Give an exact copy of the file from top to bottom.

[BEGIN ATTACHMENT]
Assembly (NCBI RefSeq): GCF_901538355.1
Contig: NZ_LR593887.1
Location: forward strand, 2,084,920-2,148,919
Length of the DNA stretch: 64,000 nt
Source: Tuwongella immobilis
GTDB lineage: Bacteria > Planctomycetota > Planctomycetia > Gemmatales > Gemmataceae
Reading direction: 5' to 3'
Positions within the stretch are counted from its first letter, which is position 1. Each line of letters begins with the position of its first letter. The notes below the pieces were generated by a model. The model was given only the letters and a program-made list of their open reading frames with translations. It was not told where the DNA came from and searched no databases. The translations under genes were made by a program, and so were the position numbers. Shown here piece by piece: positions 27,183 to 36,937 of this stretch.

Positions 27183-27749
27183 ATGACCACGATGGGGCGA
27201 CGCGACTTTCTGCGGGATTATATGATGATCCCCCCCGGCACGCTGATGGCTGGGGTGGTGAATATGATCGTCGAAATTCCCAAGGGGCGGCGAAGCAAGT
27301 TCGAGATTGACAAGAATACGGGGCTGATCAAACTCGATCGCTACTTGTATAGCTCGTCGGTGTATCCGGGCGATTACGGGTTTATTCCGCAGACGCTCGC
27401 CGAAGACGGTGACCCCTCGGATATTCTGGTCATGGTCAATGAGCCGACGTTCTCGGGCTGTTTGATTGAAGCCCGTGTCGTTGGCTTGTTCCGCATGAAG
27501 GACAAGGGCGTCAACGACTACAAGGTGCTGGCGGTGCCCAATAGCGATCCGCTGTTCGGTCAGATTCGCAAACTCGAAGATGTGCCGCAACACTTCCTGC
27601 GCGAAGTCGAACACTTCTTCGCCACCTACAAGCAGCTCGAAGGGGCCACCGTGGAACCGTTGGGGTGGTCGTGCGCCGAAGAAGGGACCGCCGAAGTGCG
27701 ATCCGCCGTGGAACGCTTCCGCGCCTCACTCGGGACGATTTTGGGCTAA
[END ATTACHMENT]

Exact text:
Assembly (NCBI RefSeq): GCF_901538355.1
Contig: NZ_LR593887.1
Location: forward strand, 2,084,920-2,148,919
Length of the DNA stretch: 64,000 nt
Source: Tuwongella immobilis
GTDB lineage: Bacteria > Planctomycetota > Planctomycetia > Gemmatales > Gemmataceae
Reading direction: 5' to 3'
Positions within the stretch are counted from its first letter, which is position 1. Each line of letters begins with the position of its first letter. The notes below the pieces were generated by a model. The model was given only the letters and a program-made list of their open reading frames with translations. It was not told where the DNA came from and searched no databases. The translations under genes were made by a program, and so were the position numbers. Shown here piece by piece: positions 27,183 to 36,937 of this stretch.

Positions 27183-27749
27183 ATGACCACGATGGGGCGA
27201 CGCGACTTTCTGCGGGATTATATGATGATCCCCCCCGGCACGCTGATGGCTGGGGTGGTGAATATGATCGTCGAAATTCCCAAGGGGCGGCGAAGCAAGT
27301 TCGAGATTGACAAGAATACGGGGCTGATCAAACTCGATCGCTACTTGTATAGCTCGTCGGTGTATCCGGGCGATTACGGGTTTATTCCGCAGACGCTCGC
27401 CGAAGACGGTGACCCCTCGGATATTCTGGTCATGGTCAATGAGCCGACGTTCTCGGGCTGTTTGATTGAAGCCCGTGTCGTTGGCTTGTTCCGCATGAAG
27501 GACAAGGGCGTCAACGACTACAAGGTGCTGGCGGTGCCCAATAGCGATCCGCTGTTCGGTCAGATTCGCAAACTCGAAGATGTGCCGCAACACTTCCTGC
27601 GCGAAGTCGAACACTTCTTCGCCACCTACAAGCAGCTCGAAGGGGCCACCGTGGAACCGTTGGGGTGGTCGTGCGCCGAAGAAGGGACCGCCGAAGTGCG
27701 ATCCGCCGTGGAACGCTTCCGCGCCTCACTCGGGACGATTTTGGGCTAA